Is your business running at its full potential? For you to gain the highest return on investment possible, you must increase its operational efficiency. Operational efficiency refers to the difference between what you input into running the business and the output you gain from it. Your company can perform in optimum productivity when you bring together the right combination of people, processes and technology to improve your business.
Below are eight of the best tips for increasing operational efficiency while reducing costs for your business.
1. Analyze Your Business
You should constantly review and audit your processes and procedures. Get rid of those that can cause setbacks, and improve the ones that still benefit the business.
Your employees are more likely hands-on, so they know which processes are making their workload easier and faster, and the ones that slow them down. Ask for their suggestions on what they would like to change or improve in their work processes. After implementation, check whether the new strategies are working for them or not.
2. Document Activities
It is important that you document all your business affairs so you can review your business’s history for any development and relay important information to old and new hires.
Create a filing system that makes it easier to find your company’s policies and process improvement reports. Make sure your staff has access to all the documentation they need to carry out their daily tasks. Documenting everything will also come in handy if you have any disagreement with stakeholders.
3. Maintain Consistent Standards
Once you have found the strategies that work best for your company, consistently keep at them. Maintaining a standard procedure keeps everyone on the same page and avoids confusion, which eventually increases production output.
4. Allow Telecommute
Sometimes, the office can be the most distractive place for anyone. There are people all around—on the phone, walking about, chatting—and some employees might find it difficult to produce results in such an environment. True enough, a 16-year Idea Champion study found that 97 percent of employees said they produce creative ideas outside of the workplace.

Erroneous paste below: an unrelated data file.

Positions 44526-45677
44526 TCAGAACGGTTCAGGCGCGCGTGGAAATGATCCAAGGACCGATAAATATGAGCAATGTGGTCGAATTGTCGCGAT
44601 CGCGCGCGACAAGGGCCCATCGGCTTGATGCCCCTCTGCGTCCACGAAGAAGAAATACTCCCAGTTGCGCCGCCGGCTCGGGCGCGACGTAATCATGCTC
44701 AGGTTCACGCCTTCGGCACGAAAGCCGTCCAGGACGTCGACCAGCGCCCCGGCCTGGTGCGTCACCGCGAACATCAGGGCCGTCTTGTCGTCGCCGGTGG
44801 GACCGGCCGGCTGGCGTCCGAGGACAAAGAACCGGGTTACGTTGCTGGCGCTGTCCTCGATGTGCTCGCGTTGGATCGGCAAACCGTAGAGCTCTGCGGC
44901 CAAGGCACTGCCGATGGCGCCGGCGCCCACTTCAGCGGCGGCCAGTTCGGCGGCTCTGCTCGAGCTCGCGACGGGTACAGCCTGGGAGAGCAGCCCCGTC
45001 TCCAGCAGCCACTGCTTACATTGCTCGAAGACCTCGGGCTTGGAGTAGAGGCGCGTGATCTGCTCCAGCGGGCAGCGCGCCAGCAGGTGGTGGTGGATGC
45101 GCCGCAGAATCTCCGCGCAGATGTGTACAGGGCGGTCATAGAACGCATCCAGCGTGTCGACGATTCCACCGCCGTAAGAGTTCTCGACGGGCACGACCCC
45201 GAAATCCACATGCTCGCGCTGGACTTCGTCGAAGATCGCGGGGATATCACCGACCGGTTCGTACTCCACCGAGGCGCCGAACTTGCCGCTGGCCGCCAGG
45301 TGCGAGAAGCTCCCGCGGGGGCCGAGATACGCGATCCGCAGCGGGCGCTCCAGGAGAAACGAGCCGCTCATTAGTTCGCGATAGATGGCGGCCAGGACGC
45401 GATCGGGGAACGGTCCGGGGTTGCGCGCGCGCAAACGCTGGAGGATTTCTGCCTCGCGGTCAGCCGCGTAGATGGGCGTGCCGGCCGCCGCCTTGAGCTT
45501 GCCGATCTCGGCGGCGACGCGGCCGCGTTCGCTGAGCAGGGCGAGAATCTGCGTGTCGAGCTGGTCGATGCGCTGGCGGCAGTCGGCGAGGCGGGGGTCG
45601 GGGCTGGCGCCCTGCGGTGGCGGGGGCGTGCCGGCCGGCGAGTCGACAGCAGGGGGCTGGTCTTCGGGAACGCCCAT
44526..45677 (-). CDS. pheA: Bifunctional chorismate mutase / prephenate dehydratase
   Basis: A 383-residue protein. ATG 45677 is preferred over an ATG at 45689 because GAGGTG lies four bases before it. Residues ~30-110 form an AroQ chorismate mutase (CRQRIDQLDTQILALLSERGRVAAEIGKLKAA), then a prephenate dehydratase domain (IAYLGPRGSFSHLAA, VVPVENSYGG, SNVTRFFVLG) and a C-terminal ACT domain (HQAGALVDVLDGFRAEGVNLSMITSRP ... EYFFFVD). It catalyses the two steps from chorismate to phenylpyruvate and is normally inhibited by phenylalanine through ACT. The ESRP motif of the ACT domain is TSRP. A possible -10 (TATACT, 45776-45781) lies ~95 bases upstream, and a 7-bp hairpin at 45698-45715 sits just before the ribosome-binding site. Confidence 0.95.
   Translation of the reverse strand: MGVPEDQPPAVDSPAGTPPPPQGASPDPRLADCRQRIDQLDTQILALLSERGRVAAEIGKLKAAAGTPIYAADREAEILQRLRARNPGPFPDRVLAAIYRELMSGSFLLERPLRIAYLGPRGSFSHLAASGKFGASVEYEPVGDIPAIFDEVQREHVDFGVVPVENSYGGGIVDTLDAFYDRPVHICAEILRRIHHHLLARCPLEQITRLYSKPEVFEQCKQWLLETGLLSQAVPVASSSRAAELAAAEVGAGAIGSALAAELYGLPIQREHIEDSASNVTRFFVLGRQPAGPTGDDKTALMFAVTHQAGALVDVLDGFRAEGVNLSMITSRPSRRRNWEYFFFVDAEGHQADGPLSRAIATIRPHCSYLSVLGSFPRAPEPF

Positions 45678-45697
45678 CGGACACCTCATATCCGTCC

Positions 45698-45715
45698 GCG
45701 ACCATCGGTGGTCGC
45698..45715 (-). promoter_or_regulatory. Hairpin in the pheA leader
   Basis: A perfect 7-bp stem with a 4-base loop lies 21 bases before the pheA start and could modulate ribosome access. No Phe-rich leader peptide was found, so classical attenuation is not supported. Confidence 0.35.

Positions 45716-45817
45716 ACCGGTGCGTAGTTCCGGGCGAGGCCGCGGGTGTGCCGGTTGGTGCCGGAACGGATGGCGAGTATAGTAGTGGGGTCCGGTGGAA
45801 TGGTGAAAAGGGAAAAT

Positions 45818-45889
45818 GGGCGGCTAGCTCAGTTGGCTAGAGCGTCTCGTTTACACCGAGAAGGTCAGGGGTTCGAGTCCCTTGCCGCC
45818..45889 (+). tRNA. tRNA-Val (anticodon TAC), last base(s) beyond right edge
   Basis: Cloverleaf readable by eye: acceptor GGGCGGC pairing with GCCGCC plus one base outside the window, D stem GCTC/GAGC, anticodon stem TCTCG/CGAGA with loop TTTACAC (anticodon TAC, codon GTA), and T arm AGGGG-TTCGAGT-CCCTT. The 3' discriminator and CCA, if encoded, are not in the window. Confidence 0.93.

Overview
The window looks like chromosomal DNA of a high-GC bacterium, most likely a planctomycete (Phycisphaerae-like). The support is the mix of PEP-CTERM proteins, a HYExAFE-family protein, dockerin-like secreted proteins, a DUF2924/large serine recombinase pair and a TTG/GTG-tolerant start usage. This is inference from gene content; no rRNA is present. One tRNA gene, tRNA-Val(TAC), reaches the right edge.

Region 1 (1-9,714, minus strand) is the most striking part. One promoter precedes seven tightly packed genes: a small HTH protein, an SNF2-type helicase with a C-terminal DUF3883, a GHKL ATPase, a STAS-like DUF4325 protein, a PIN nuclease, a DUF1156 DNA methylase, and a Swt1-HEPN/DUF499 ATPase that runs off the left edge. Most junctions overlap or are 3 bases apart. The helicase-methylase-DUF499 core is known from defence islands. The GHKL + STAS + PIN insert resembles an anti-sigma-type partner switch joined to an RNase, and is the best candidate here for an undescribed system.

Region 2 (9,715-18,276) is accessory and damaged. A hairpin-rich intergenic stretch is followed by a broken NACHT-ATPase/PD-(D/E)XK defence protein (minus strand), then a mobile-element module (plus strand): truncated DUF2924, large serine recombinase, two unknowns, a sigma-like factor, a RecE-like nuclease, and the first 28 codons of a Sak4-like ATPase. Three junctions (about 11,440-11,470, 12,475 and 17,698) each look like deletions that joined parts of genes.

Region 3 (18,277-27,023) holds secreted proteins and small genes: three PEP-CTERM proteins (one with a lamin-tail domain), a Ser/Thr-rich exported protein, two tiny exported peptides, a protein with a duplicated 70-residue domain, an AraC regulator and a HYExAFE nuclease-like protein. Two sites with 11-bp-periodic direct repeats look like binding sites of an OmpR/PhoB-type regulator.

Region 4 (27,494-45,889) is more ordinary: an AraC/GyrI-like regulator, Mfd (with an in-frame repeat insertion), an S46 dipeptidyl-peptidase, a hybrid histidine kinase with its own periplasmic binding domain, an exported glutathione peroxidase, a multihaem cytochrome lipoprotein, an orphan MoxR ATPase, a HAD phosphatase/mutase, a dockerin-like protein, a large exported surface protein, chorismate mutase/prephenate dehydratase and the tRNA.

If an employee’s job does not require them to be in the office, give them an opportunity to work remotely. People can be more productive and effective when they work in their own comfort. A call center study by Nicholas Bloom and James Liang, both Stanford professors, revealed that agents complete 13.5 percent more calls while working from home.
5. Boost Morale with Incentives
Employees can lose morale for a lot of reasons, sometimes something as small as monotony from the repetitiveness of their work. This will significantly decrease their work efficiency, thus lower production output.
Give your employees something to be excited about aside from their bonuses like awarding an all-expenses- paid holiday for top performers, organizing company outings, or performance-based incentive that is beside their yearly bonus. Employees will become more invested and will put more effort in their work when there is a reward at the end. This means more production output and, likely, more profits.
6. Encourage Collaborations
In a survey by Clear Company, 86 percent of employees cited lack of collaboration as a cause of workplace failures. Facilitate interactive teamwork activities amongst employees and departments. Encourage everyone to learn about each other’s job and find a way to make it easier for people to complete tasks that overlap somebody else’s.
7. Improve Internal Communications
One of the greatest causes of delay in production is instruction misunderstanding. HR Magazine found out that 46 percent of employees receive unclear, confusing instructions, and this can happen as often as three times a day. Those who were surveyed estimated that they wasted an average of 40 minutes each day trying to decipher the instructions.
Simplify communication between managers and employees to get work done efficiently. Encourage managers to give directions as clear and direct as possible, and allow employees to ask when they don’t understand.
8. Create a Positive Organizational Culture
The culture of your organization will indirectly affect productivity. If you have a family- like environment that focuses on motivating employees and developing their weaknesses, you’ll have a happy workforce—and happy employees are productive employees.
Boosting your employee’s morale is one great way of building a positive organizational culture. Show them some appreciation and compensate them well for their efforts. Also, ask your staff about their take on company decisions. This will make them feel that their opinions matter and they will be more inclined to give value to the company.
In addition, encourage experienced staff to mentor new hires, and have an internal advancement plan for each employee so they can have an idea of their future in the company. If employees have goals that can move them forward to the next stage, they are likely to work harder to achieve those targets.
Your employees are your best assets, and workers are most productive when they are happy in the workplace. Create a friendly, safe working environment that helps employees complete their tasks efficiently with less difficulty.
Audit, improve and document your latest processes so that employees can have easy access to them and perform them seamlessly. Stir excitement in the workplace, and encourage friendship amongst employees. Allow employees to work where they are most comfortable, be it flexible working hours or a remote location, so you can provide a productive environment that will reap productive results.